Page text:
As a divemaster, I know there are some days when the ocean is reluctant to share its many wonders; when no matter how hard you try, you struggle to find anything of interest to show your guests. On days like these, when even the reef’s resident species seem to have disappeared from their customary haunts, there is one foolproof way to save the dive, and that’s to look for anemones. Even on the unluckiest days, these tiny ecosystems are fertile ground for exciting creatures, often including vividly colored clownfish that are as obstreperous as they are photogenic. Even if the anemone isn’t home to these territorial beauties, closer inspection will usually reveal something of interest, whether it’s a delicate porcelain crab or a transparent anemone shrimp. Anemones are a safe bet when it comes to spotting marine life because they offer great benefits to those species that have adapted to living within them, and the anemone usually benefits from the arrangement as well. These mutually symbiotic relationships mean that each party depends equally upon the other.
As the most predictable occupant of anemones in tropical waters, clownfish make for the perfect case study of anemone symbiosis. All over the world, clownfish and anemonefish can be found living in conjunction with anemones, with approximately 26 different species of fish relying on this particular kind of symbiosis. Which species lives in which anemone is far from random; only certain species of clownfish are compatible with certain species of anemone. Often, the former depends upon finding a host for survival, although both the fish and the anemone rely heavily on their relationship for success. Perhaps the biggest advantage for the clownfish is protection, offered by the anemone’s stinging cells, which prevent predators from penetrating its fronds. Clownfish have developed immunity to these stings, thanks to a thick layer of protective mucus coating their bodies. In return, clownfish ward off other fish that try to prey on the anemone’s tentacles and perform housekeeping duties by cleaning the anemone of potentially harmful parasites. Their waste also provides their host with valuable nutrients, making for one of the most successful mutually symbiotic relationships in the animal kingdom.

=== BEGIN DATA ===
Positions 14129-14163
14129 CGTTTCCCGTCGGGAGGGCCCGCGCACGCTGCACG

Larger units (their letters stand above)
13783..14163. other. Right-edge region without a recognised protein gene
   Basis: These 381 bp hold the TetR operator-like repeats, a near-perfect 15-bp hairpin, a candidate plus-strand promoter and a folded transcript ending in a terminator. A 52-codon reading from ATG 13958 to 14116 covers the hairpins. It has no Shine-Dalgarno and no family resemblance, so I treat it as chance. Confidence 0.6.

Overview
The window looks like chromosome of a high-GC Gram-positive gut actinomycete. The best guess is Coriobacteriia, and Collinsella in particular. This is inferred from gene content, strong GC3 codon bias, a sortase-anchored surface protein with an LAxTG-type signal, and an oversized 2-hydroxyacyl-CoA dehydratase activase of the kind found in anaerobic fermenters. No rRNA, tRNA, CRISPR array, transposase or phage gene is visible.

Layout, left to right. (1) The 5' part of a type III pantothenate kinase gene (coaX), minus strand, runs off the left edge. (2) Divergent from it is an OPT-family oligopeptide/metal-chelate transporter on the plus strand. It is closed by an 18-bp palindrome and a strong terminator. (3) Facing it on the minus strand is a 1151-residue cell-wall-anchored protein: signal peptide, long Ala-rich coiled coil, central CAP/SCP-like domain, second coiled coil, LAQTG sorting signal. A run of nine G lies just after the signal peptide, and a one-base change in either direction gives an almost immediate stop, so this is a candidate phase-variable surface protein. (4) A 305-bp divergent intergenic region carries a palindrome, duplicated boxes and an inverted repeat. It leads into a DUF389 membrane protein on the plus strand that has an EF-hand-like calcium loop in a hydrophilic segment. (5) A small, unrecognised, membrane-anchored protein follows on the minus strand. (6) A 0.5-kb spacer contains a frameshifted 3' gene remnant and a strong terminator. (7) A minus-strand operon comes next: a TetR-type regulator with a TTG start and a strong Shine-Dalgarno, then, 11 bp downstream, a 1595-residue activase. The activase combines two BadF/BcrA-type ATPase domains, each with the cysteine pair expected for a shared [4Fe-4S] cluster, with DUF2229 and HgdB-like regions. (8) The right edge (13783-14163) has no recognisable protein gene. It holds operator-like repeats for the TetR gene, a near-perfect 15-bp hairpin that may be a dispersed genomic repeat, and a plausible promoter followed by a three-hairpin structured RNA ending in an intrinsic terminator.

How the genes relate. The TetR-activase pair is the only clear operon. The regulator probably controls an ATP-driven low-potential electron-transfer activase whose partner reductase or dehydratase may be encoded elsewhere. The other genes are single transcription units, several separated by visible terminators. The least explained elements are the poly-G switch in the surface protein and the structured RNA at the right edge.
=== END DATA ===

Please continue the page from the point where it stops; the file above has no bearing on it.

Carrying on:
Other creatures also enjoy similarly reciprocal relationships with anemones; two of the most innovative are the boxer or pom-pom crab and the anemone hermit crab. Instead of residing inside the anemone, both crabs carry them around, using the anemones as forms of portable defense. For the boxer crab, this involves carrying a small pair of anemones in its claws, which it uses to threaten potential predators, brandishing the stinging tentacles like a medieval knight with a sword. The anemone’s tentacles are not only used for defense in this case; the crabs also use them to trap food particles, upon which both parties then feed. The anemone hermit crab similarly uses anemones to protect itself against aggressors, gathering them from the seafloor and planting them upon their shells. There, the anemones act as a stinging shield against the crab’s most common predator, the octopus. Anemones benefit from the locomotion afforded to them by their mobile homes, which exposes them to more plentiful and consistent food sources.
Other crabs and shrimp have developed a commensalistic form of symbiosis with certain anemones, which means that although the relationship doesn’t necessarily benefit the host, it doesn’t adversely affect it either. Porcelain crabs and anemone shrimp are both examples of this phenomenon, reaping the benefits of the anemone’s protection. So even on dives when there are plenty of sights to see, take the time to inspect anemones as you come across them — you never know what you might find inside.